At The Grand Opera House

Girl From North Country contextualises the work of one of the greatest songwriters of all time with a powerfully subdued display of Dust Bowl drama.

Written and directed by Conor McPherson with music and lyrics by Bob Dylan, the show takes place in the heart of the Dust Bowl during the Great Depression. Backdropped by a last-chance saloon in the shape of a rural guest house in Minnesota, the societal downtrodden mix with falsely accused escaped convicts, non-practising preachers and desperate dreamers.

Showing in the Grand Opera House, costume and set designer Rae Smith builds a world in a palette of hopelessness, while letting light make up for the muted colours. Some scenes glow like Renaissance paintings with crowds pulsing with life and vibrancy, while others strike solitary light onto scenes of poignant loneliness.

The sizable ensemble allowed for a dynamic demonstration of hardships. Lost souls trade guidance and grievances about heartbreak and happiness that feels both poetic and incredibly relevant. Financial struggles, unplanned pregnancies and prejudices tied together with romantic misalignments and ideas of greener grass. It’s an amalgamation of stories that come together in what feels like a natural extension of Dylan’s lyrics, while still allowing for authentic characters and moments of levity.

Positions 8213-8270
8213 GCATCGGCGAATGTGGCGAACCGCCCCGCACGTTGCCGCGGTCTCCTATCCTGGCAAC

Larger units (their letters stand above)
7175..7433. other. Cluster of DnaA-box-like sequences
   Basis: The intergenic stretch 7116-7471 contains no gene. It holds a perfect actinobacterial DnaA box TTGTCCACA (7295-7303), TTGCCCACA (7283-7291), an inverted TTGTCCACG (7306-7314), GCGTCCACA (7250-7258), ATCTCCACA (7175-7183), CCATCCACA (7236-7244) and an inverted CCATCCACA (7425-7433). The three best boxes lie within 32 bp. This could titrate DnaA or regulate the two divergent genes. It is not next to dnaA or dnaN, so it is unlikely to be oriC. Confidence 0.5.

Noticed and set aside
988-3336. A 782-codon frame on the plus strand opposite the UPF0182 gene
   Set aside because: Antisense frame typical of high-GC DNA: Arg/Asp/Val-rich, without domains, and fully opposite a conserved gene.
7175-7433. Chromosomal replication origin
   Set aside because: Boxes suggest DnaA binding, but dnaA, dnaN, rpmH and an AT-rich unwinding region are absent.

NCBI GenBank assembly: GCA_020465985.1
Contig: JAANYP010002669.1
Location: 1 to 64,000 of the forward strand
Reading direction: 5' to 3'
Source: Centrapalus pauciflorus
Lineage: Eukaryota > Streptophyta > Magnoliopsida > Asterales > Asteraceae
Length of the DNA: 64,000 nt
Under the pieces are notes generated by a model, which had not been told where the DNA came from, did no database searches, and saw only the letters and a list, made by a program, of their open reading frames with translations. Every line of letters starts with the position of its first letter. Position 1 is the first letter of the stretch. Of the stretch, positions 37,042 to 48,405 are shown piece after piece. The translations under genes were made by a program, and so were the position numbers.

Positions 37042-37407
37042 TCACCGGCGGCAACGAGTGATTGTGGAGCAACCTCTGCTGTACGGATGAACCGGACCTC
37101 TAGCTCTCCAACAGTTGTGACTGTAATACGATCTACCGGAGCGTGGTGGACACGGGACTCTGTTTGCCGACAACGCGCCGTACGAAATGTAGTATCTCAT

The songs from Dylan’s catalogue range from ubiquitous classics to obscurities. Subsiding expectations, ‘Like a Rolling Stone’ comes at the end of the first half, following an intimate scene and giving the classic track a chance to grow in a different direction from what we’re used to. The music illuminates characters' emotions rather than pushing the storyline, such as Todd Almond’s character (a drunken man-child battling with pride and love), performing a truly heartwrenching solo ballad of ‘I Want You’.

Accompanied by a dynamic onstage band that feels true to the time, characters take up instruments seamlessly (Rebecca Thornhill’s Mrs Burke on drums) and without the songwriter's voice present, the experience of hearing technically gifted singers taking on the arrangements gave the source material a refreshing flavour.

Safe to say, if you’re a fan of Bob Dylan to any degree, this is a genuine must-watch.